Bhutan’s Gross National Happiness ethos extends to cultural travellers wishing to expand horizons en route to precariously positioned dzongs (forts) and enclosed monastic courtyards. Spring and autumn are tsechu (festival) time, culminating in a kaleidoscope of costumes, masks and dramatic dancing. Local guides extol the virtues of simple pleasures but encourage awareness of etiquette related to monks, deities and home stays which will invariably unearth encounters around prayer wheels or charred cooking pots.
Experiencing Asia is one thing; experiencing Bhutan is quite something else. Light years ahead but still enveloped in the past - are you ready to get happy on the path to enlightenment?
Cultural treasures are everywhere you turn with the cities of Paro and Thimphu offering illumination in the midst of memorials and museums dedicated to folklore heritage, the Dragon King and the teachings of Padmasambhava and Tibetan Buddhism. Preserving cultural heritage is just as important to Bhutan as protecting the natural environment and although responsible tourists are more than welcome, the daily price tag and the lack of obvious overland access may well keep things under wraps for many more years to come.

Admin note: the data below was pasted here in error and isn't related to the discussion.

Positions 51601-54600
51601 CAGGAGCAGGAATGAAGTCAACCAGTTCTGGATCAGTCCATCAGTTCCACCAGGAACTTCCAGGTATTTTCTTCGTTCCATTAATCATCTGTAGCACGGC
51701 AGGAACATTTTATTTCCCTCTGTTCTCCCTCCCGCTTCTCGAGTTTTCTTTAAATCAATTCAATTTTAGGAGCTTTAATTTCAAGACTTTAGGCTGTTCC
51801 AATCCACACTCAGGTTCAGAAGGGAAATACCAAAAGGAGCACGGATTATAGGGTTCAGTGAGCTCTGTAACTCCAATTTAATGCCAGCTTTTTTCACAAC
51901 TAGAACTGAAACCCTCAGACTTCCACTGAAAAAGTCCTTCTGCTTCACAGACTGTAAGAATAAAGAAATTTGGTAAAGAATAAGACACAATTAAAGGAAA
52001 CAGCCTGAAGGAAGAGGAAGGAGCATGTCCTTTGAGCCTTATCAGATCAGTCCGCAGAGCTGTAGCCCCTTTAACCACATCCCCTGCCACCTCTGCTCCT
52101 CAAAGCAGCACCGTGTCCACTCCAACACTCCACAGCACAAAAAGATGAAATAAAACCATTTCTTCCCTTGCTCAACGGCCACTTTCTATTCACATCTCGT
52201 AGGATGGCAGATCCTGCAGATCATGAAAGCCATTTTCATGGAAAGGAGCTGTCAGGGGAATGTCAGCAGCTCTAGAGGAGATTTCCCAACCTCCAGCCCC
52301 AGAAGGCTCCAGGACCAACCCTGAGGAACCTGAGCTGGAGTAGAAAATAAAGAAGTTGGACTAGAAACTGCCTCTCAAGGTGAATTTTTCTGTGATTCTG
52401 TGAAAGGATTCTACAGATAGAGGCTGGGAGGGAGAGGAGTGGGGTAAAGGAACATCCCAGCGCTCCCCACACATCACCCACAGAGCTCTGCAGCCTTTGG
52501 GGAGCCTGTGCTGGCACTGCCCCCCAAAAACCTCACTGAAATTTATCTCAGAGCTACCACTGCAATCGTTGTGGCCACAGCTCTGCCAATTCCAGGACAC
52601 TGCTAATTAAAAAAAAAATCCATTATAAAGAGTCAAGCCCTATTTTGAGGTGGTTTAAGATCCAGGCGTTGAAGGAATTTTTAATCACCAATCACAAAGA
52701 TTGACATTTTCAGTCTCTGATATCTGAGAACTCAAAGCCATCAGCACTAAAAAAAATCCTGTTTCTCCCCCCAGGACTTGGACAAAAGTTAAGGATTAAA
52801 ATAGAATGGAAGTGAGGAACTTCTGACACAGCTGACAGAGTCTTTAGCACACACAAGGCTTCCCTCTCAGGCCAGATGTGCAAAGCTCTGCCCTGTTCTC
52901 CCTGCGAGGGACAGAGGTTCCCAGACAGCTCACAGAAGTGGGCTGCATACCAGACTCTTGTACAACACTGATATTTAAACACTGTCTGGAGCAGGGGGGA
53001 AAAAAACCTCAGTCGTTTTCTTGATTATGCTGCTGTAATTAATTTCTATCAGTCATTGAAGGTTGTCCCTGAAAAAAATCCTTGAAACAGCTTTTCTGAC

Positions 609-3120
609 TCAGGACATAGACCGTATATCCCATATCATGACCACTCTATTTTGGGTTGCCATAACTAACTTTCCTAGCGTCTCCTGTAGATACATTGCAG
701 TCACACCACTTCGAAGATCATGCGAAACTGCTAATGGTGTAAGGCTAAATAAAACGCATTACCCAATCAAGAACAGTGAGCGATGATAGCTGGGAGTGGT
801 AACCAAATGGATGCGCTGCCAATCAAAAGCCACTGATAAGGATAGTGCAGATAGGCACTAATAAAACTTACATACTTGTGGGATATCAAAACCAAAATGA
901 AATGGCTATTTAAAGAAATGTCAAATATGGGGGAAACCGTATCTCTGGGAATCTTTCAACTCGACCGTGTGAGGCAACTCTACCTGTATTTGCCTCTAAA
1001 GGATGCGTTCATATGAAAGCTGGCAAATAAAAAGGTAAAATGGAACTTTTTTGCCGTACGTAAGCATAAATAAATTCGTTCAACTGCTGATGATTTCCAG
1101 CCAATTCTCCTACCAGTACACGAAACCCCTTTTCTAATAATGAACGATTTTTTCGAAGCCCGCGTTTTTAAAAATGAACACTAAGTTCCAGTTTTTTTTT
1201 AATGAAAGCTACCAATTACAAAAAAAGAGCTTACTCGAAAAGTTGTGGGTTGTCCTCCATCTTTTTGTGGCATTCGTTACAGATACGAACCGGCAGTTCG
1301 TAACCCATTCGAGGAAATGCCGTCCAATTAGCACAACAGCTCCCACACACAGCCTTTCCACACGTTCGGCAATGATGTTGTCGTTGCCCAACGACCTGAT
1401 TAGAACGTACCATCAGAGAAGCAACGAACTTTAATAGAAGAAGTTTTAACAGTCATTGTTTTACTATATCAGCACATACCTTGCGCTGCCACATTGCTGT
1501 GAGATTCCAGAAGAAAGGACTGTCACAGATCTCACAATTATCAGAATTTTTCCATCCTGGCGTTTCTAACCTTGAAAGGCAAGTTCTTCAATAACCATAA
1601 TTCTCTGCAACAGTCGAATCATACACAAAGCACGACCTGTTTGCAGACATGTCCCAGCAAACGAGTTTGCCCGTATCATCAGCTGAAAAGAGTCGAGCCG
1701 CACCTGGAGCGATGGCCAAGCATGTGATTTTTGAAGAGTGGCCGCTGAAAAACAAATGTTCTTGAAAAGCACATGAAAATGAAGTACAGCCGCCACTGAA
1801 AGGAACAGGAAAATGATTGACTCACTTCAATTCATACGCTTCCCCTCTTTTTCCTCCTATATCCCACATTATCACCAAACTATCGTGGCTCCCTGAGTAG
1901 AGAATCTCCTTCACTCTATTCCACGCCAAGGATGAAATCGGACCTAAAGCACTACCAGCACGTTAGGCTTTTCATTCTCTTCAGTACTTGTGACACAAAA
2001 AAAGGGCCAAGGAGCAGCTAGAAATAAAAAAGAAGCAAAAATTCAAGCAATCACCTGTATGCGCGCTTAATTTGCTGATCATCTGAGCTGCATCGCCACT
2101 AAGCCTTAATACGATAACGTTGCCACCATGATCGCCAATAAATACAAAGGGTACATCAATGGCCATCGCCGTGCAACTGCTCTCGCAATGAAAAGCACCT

Find out more in our Bhutan cultural holidays travel guide.